OMAHA, Neb. - A prominent Nebraska abortion clinic is facing a new legal challenge from state officials who want to revoke the license of the clinic's only nurse because of allegations of questionable care.
Nebraska Attorney General Jon Bruning said Wednesday that he has filed a petition with regulators to revoke Lindsey Creekmore's license. Creekmore is the only nurse at Dr. LeRoy Carhart's abortion clinic in the Omaha suburbs.
Bruning said Creekmore improperly delegated some patient care to unlicensed staff and failed to accurately follow patient medication orders for sedatives and labor-inducing drugs.
"Clinic records show a significant pattern of substandard care practices that, in any surgical center, would endanger the health and safety of the public," Bruning said.
The petition outlining the case against Creekmore didn't say whether any of the patients were harmed by the doses of medication she administered.
Bruning's spokeswoman Shannon Kingery said prosecutors can't comment on details of the case beyond what's included in the disciplinary petition.
Neither Creekmore nor Carhart was immediately available to comment Wednesday. In the past, Carhart has denied allegations of poor care at his clinic.
If Creekmore lost her license, Carhart would have to hire another nurse to help perform abortions at a clinic that is the subject of frequent protests. The allegations also could fuel another push for regulation of abortion clinics in Nebraska.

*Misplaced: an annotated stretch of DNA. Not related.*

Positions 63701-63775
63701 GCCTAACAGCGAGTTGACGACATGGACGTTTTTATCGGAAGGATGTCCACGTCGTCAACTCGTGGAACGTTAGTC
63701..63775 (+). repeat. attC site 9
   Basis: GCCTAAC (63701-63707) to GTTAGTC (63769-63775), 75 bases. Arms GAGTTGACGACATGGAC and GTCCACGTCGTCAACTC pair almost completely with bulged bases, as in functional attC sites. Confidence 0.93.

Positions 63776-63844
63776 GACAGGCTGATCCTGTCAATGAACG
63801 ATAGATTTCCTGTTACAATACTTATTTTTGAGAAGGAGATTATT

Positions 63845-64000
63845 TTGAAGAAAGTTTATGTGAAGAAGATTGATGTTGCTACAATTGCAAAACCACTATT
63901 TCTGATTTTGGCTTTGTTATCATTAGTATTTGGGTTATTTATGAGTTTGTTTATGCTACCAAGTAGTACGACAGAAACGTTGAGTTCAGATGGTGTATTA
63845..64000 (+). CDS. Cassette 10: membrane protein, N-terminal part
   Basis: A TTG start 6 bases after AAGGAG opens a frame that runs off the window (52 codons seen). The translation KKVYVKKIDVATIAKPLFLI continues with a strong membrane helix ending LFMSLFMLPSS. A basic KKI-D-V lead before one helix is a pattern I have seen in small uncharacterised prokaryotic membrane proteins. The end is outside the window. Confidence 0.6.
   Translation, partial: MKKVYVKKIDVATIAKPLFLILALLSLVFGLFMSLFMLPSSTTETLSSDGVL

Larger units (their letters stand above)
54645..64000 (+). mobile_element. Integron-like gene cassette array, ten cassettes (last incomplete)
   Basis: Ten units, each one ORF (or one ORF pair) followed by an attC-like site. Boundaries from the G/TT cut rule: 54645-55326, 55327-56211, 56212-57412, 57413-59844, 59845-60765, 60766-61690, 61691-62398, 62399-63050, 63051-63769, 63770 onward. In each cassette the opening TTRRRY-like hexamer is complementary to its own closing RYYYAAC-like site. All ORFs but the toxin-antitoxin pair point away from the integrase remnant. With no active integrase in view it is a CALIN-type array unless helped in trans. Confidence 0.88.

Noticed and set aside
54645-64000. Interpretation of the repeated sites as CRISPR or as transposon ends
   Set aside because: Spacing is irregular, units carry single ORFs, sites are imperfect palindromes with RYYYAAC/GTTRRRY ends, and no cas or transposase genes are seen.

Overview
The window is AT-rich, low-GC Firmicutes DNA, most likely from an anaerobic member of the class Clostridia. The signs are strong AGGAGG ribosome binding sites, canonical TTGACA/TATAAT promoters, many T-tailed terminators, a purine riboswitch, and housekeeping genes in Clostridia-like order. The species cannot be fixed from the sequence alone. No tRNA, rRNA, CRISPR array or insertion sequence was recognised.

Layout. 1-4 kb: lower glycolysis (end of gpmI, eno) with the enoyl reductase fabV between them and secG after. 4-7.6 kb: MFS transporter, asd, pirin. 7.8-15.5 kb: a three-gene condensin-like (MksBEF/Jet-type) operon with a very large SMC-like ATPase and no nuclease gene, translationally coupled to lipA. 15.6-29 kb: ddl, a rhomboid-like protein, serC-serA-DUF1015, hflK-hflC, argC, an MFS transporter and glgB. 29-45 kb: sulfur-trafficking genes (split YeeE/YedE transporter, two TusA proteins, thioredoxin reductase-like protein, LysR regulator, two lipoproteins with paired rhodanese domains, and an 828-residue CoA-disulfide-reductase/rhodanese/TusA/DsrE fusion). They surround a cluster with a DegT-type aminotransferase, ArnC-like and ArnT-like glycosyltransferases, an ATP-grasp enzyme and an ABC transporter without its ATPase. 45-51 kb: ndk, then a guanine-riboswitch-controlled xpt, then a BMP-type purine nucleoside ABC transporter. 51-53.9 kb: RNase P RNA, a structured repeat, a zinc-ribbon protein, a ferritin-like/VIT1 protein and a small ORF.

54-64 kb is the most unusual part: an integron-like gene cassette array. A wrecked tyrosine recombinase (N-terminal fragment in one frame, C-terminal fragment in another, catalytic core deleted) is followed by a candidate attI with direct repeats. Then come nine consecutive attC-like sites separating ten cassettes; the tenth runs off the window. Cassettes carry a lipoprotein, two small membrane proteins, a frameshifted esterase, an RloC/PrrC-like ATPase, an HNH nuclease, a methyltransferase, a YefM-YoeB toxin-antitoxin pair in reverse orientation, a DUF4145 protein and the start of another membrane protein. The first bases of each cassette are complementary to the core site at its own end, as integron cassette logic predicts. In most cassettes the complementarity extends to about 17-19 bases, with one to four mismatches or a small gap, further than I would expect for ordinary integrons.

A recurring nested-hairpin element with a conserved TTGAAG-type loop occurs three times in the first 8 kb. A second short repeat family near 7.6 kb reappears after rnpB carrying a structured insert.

Carhart is a high-profile defender of abortion rights and has successfully challenged abortion laws before the U.S. Supreme Court. He also operates an abortion clinic in Germantown, Md., that he opened after Nebraska passed a law banning abortions after 20 weeks gestation.
Julie Schmit-Albin, executive director of Nebraska Right to Life, said state lawmakers should consider adopting tougher standards for abortion clinics and requiring inspections.
"Because Nebraska's abortion facilities are not subject to regular inspection, this type of activity will continue to fly under the radar, posing risks to womens' health," Schmit-Albin said.
The case against Creekmore is based partly on information from another nurse who used to work at the clinic. That nurse, who stopped working in the clinic in April 2011, was identified only be her initials in the petition.
The Nebraska Department of Health and Human Services investigated the complaint and made a recommendation to Bruning's office. A hearing has been scheduled for Aug. 5, and the state's chief medical officer will decide what, if any, disciplinary action to take.
HHS spokeswoman Marla Augustine said the state doesn't regularly review nurses' work, and this case doesn't mean the state is scrutinizing abortion clinics.
"It's a matter of someone making a complaint, and then we investigate," Augustine said. "It's a complaint-driven process."